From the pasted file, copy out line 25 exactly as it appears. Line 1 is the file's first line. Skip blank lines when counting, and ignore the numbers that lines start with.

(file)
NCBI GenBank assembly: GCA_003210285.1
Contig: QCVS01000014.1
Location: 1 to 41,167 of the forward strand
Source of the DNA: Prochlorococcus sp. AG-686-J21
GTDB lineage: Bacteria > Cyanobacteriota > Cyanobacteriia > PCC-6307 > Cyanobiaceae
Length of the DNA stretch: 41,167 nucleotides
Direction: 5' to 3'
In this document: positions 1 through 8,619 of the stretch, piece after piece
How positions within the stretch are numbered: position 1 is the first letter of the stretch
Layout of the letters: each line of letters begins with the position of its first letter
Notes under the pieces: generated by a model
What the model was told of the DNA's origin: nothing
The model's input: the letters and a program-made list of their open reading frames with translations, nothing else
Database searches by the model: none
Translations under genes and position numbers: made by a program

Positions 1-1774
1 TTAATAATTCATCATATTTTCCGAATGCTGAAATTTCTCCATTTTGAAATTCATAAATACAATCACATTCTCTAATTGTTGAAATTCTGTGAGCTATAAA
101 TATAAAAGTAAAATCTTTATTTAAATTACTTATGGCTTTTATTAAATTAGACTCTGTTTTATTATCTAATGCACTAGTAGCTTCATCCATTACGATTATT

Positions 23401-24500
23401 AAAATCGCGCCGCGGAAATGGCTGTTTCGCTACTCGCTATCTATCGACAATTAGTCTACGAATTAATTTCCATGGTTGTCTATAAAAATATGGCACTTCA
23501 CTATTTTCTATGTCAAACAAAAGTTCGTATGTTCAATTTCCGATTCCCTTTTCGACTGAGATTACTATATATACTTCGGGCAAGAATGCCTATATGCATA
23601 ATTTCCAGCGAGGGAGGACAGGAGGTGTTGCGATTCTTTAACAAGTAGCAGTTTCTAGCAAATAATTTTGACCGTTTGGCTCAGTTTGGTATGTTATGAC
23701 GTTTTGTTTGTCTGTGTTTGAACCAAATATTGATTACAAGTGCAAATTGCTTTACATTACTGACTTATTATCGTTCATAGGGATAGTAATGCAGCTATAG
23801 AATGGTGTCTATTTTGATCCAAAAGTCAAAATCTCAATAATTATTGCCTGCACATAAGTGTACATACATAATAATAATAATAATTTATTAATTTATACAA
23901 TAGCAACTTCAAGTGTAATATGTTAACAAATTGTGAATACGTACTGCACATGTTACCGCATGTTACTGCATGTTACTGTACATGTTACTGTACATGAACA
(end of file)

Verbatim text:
23901 TAGCAACTTCAAGTGTAATATGTTAACAAATTGTGAATACGTACTGCACATGTTACCGCATGTTACTGCATGTTACTGTACATGTTACTGTACATGAACA